Page 478

(holding that court of appeals is bound to follow dicta of supreme court only if it plainly indicates how the supreme court would rule on the issue before the court of appeals).

          " Misconduct," for the purpose of § 25-4-78(3)b. has been defined as

" 'an act of wanton or wilful disregard of the employer's interest, a deliberate violation of the employer's rules, a disregard of standards of behavior which the employer has the right to expect of his employee, or negligence in such degree or recurrence as to manifest culpability, wrongful intent, or evil design, or show an intentional and substantial disregard of the employer's interest or of the employee's duties and obligations to the employer. Moreover, a continuing recurrence of such violations over a period of time clearly establishes such a deliberate and wilful intent to disregard the rights of the employer as to constitute wilful misconduct within the meaning of such a statutory provision....'"

Henley v. Housing Auth. for City of Montgomery, 403 So.2d 265, 270 (Ala.Civ.App. 1981) (quoting 76 Am.Jur.2d 945, Unemployment Compensation § 52). In Henley, this court based the definition of " misconduct" on the wording of § 25-4-78(3)b., which, at that time, provided that " actual or threatened deliberate misconduct committed in connection with his work" would disqualify a claimant for unemployment benefits. (Emphasis added.) In 1982, our legislature struck the word " deliberate" from the statute. Ala. Acts 1982, Act No. 82-372. After noting that legislative action, this court, in Williams v. James, 446 So.2d 631, 633 (Ala.Civ.App. 1984), held that " [t]he continued failure of an employee to perform his job in a manner which previous performance indicates is contrary to his experience and ability may be found to be misconduct under section 25-4-78(3)(b), [Ala.] Code 1975." See also Davis v. Department of Indus. Relations, 465 So.2d 1140, 1142 (Ala.Civ.App. 1984); Rubin v. Department of Indus. Relations, 494 So.2d 82, 83 (Ala.Civ.App. 1986); Fugate v. State Dep't of Indus. Relations, 612 So.2d 1226, 1229 (Ala.Civ.App. 1992); and Mannor Corp. v. Sanders, 624 So.2d 617, 618 (Ala.Civ.App. 1993). " Deliberate" misconduct within the meaning of the definition set forth in Henley remains a disqualifying event under § 25-4-78(3)b., see e.g., Batain v. State Dep't of Indus. Relations, 606 So.2d 140 (Ala.Civ.App. 1992), and Morrison v. U.S. Pipe & Foundry Co., 598 So.2d 946 (Ala.Civ.App. 1992), but, as Williams demonstrates, it is no longer the exclusive form of disqualifying misconduct.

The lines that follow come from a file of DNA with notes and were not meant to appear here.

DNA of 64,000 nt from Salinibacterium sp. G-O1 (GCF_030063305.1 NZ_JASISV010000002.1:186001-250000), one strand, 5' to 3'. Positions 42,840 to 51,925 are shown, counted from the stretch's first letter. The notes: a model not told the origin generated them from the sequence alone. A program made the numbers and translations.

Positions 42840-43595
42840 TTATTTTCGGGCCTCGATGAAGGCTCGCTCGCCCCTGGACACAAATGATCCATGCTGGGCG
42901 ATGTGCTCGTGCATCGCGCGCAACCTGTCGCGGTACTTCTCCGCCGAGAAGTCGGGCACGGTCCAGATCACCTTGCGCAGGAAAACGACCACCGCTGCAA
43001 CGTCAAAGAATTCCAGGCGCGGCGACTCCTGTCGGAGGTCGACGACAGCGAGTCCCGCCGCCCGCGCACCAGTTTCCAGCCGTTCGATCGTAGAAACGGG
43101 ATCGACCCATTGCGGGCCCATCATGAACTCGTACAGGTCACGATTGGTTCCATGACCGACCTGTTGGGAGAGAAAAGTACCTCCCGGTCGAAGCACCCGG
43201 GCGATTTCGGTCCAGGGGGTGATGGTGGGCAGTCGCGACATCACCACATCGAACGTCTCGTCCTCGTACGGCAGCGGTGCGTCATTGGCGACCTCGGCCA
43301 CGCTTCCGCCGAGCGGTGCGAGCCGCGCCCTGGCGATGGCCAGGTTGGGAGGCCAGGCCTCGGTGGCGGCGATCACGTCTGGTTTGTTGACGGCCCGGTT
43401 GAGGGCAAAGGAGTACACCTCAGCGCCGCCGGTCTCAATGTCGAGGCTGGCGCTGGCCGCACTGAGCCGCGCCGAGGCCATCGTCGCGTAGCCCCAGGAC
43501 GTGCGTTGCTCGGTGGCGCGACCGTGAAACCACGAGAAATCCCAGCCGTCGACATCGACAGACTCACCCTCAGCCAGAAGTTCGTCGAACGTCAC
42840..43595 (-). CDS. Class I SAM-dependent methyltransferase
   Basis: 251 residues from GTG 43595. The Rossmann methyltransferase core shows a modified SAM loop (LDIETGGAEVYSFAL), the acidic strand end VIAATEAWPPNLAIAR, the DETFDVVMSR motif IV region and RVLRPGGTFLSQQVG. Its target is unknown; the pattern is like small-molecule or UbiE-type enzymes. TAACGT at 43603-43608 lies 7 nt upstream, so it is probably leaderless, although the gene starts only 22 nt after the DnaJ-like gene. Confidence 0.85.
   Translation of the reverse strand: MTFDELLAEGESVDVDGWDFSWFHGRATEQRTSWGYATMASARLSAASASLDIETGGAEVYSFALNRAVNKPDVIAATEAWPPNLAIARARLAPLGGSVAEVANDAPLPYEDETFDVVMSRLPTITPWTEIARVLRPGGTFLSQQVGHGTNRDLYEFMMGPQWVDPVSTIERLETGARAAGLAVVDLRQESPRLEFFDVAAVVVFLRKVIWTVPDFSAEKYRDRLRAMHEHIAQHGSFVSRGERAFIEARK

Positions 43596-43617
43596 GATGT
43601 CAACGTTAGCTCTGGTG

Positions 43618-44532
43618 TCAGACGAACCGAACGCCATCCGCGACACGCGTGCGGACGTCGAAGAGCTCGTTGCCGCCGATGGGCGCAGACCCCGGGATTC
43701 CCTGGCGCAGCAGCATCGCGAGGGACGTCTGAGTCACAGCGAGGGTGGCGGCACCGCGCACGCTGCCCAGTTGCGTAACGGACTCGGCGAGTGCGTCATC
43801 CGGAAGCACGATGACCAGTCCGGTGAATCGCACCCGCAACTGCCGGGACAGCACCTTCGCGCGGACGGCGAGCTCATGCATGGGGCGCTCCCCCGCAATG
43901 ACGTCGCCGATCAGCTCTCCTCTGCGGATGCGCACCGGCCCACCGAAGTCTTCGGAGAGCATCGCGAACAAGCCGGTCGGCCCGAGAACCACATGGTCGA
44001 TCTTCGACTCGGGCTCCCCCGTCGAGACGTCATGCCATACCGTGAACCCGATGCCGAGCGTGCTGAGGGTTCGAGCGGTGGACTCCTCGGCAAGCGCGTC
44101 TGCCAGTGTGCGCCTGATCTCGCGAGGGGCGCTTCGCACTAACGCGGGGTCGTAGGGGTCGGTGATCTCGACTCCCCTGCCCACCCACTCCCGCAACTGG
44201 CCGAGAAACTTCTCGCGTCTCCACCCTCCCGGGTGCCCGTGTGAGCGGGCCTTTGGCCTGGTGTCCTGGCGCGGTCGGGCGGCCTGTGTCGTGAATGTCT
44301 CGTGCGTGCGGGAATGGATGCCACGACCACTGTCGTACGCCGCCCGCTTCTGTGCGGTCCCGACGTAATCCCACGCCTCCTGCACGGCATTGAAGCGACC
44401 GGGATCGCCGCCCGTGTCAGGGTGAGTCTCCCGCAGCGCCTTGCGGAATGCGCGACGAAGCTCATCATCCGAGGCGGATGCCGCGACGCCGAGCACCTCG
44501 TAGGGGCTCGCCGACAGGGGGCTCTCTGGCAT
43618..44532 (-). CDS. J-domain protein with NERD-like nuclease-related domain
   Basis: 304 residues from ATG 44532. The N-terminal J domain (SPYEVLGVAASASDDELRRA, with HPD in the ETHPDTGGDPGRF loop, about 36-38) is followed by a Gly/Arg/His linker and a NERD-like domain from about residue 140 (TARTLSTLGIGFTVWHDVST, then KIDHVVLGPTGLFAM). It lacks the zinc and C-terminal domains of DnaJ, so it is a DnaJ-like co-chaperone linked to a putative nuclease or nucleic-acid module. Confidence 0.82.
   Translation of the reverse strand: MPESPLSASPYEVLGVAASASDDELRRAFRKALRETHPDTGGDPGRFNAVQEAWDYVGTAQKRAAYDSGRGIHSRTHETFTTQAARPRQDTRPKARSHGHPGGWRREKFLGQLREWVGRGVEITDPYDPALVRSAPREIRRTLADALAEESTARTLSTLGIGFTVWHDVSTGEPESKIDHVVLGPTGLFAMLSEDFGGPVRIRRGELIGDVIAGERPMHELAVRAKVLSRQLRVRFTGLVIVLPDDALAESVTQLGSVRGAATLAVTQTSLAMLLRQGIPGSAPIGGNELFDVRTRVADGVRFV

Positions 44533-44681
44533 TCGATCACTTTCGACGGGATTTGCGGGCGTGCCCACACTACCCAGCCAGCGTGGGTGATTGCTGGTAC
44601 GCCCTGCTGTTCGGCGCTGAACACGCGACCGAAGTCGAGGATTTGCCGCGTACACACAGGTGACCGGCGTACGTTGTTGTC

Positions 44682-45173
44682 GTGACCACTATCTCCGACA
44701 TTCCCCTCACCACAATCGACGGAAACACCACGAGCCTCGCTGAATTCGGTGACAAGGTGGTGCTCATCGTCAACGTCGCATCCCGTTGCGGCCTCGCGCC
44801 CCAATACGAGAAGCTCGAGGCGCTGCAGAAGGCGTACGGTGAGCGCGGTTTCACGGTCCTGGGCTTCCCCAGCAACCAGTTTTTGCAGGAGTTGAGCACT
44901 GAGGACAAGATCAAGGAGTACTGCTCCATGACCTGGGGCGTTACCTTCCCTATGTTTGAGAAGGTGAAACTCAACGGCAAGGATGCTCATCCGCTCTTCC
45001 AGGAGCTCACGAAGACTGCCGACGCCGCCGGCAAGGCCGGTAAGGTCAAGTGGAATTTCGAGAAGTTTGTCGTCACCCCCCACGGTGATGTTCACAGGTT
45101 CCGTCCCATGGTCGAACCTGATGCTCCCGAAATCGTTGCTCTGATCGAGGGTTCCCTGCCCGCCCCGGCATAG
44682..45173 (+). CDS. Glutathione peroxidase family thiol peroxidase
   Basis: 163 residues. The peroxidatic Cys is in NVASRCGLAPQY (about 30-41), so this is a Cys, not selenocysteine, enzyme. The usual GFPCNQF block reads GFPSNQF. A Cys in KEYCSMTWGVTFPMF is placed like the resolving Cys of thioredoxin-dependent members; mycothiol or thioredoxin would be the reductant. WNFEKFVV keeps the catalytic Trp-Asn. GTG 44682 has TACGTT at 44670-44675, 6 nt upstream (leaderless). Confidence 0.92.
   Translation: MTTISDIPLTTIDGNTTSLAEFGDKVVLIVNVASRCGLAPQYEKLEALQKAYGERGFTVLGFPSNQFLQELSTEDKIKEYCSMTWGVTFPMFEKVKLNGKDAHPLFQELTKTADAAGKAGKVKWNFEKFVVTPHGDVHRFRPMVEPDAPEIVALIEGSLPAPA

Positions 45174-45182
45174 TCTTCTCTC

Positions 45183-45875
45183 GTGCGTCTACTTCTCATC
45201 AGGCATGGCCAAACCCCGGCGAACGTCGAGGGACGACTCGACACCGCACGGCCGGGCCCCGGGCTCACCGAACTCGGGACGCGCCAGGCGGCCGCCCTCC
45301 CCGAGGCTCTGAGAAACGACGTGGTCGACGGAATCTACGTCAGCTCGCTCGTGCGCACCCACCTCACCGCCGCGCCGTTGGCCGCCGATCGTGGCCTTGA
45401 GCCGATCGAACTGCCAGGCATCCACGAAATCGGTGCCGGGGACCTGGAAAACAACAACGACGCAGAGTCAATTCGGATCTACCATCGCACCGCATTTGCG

The town presented undisputed evidence indicating that Rouse had signed documents acknowledging receipt of the town's standard operating procedures for police officers and that he had continually failed to comply with those procedures and other police department policies although he had the ability to do so. The town also presented evidence indicating that Rouse had been warned that continued failure to follow the policies and procedures would result in disciplinary action. See § 25-4-78(3)b. In Williams v. James, supra, the employee had received warnings regarding his attendance and job performance, specifically that he had delivered the wrong size of pipe. 446 So.2d at 633. After being warned that further disciplinary action would be taken if his job performance did not improve, the employee damaged equipment with a forklift that he was operating. Id. The employer determined that to be the " last straw" and discharged the employee. Id. This court affirmed the denial of unemployment-compensation benefits, concluding that the employee had been warned that further action would be taken if his performance did not improve.